Doris Karsell (1922-2010), was a Denver artist and muralist, educated at the Colorado Springs Fine Art Center. She lived and worked in Greenville while her husband was managing editor at the Delta Democrat-Times (owned by Pulitzer Prize winner Hodding Carter), setting up a studio with the illustrator Elizabeth Calvert and advertising personalized book plates, portraits, and murals. Apparently, Doris was affectionately known as "Dodo". You can see a free preview of her review, "New Poet Now Mature," on NewspaperARCHIVE.com:
Karsell begins by chiding another reviewer (Walter Allen?) for attempting to place Reed outside or above the rest of the Eliot-imitating oeuvre ("It is an act of great inaccuracy to preclude"), and then rules the book "the exception and the good." She admires Reed's style, finding "each line in the collection has been cut and finished with precision. One believes that no other form or words could have been used." She discovers a strange kinship with the poet:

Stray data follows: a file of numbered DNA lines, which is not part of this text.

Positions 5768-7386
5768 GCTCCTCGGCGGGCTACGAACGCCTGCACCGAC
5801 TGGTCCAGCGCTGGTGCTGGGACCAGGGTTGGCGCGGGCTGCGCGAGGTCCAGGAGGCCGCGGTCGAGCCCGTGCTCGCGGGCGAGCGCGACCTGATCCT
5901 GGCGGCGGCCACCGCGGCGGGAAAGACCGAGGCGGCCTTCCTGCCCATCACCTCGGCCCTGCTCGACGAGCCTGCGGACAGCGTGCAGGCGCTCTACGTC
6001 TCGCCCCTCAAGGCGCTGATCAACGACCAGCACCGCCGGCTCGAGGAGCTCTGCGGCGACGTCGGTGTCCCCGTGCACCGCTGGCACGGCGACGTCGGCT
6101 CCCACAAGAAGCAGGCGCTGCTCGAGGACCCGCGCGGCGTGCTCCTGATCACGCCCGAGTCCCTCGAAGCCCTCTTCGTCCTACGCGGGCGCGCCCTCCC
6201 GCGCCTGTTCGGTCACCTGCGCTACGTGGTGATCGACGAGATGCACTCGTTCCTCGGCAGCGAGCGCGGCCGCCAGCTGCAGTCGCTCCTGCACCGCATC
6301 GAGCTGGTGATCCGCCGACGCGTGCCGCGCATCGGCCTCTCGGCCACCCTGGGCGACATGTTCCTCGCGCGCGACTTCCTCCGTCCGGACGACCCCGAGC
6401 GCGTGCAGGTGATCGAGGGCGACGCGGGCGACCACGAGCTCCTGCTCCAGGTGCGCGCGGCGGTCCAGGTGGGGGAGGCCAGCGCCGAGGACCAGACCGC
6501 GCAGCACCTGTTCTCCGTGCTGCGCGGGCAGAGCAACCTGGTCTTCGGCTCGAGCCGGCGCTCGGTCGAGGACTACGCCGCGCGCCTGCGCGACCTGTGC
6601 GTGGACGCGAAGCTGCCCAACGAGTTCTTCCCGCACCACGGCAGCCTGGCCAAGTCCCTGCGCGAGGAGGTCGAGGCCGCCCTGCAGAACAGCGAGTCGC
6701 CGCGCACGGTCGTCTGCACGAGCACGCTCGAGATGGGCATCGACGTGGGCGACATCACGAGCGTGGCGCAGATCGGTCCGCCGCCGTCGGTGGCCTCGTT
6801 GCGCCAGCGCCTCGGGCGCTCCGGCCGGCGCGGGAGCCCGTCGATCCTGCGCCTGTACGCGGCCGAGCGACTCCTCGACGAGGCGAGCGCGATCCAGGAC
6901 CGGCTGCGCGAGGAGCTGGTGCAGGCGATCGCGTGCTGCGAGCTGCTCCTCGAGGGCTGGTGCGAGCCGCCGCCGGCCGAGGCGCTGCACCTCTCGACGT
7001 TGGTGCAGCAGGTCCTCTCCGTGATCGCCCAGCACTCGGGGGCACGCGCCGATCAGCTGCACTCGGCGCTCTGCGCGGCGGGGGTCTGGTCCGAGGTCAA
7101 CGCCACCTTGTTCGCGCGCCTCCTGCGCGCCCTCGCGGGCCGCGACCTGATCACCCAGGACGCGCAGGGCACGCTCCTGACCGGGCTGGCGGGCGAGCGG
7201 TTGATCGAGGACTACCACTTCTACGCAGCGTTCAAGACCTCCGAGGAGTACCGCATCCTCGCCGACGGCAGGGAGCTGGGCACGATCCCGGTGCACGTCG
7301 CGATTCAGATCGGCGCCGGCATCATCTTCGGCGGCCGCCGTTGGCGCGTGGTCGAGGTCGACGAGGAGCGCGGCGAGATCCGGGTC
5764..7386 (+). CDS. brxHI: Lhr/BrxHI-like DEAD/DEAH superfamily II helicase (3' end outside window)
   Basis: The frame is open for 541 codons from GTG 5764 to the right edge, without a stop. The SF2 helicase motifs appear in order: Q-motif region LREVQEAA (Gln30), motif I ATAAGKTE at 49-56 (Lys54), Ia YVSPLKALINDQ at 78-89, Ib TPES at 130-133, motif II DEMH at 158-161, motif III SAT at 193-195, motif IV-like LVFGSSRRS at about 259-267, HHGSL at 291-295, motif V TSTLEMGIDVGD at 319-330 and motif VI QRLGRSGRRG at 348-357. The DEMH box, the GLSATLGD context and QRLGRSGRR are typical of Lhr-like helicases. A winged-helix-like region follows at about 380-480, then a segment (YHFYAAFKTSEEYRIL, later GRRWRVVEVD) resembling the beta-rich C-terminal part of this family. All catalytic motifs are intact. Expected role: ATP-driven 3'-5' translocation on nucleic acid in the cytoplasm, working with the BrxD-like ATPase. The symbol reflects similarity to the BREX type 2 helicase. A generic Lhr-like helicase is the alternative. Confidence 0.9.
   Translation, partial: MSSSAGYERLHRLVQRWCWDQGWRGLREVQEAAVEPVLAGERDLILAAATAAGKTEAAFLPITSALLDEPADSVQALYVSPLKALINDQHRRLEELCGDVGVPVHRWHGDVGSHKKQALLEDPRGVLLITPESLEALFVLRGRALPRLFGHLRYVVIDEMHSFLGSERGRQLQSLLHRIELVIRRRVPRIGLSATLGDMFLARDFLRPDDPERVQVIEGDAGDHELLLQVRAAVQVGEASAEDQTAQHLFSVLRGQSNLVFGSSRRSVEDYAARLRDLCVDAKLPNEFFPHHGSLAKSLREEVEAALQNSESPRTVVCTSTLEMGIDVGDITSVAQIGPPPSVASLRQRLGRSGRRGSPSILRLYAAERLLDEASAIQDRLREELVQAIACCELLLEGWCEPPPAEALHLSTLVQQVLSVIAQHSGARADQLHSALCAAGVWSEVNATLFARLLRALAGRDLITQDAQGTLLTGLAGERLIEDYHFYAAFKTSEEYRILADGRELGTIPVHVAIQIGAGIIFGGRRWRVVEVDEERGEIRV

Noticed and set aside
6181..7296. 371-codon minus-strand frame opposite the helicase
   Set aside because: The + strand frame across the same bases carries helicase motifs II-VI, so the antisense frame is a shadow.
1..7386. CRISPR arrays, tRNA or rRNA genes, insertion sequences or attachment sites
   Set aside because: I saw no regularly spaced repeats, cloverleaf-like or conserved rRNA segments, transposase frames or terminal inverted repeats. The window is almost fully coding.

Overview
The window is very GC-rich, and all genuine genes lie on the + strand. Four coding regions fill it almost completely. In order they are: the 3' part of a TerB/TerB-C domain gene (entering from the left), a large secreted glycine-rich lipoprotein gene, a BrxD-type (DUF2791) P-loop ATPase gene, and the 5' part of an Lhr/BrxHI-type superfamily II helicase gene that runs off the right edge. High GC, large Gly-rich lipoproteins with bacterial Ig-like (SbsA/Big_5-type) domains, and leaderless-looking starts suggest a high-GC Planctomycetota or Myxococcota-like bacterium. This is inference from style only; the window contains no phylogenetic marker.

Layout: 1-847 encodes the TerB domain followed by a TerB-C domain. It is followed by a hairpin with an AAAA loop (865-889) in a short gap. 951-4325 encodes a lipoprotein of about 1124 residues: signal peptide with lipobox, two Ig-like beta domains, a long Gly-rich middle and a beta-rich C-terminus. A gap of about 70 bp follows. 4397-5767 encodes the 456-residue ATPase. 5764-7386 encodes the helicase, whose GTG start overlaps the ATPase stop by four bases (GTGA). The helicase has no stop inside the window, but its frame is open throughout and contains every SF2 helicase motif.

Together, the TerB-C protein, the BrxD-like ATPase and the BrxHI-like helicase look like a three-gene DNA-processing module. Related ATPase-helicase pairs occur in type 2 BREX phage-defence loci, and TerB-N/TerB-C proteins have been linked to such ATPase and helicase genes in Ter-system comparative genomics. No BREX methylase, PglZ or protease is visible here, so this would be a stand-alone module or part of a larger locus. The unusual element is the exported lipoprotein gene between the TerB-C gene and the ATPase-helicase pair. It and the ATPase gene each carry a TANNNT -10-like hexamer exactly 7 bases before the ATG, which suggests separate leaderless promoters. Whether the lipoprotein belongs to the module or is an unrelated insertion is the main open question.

As if the words were sent to the receiving system by strings, and breath through hollowed wood, one is made to climb out of the box of his own limitations. One is given the long ribbon of time in its three phases. It is a clever thing that the beginning sketch establishes partnership. For the reader knows he himself has written the first verse which Henry Reed has borrowed. He knows that he is the sole one to experience it.
Most of the rest of the review is pedestrian walking-tour stuff, going through the book chapter-by-chapter, like describing rooms to a houseguest. But Karsell concludes strongly, advising, "Read the whole volume aloud, even should you read it alone," and then finally, prophetically: "It is possible we shall remember Henry Reed."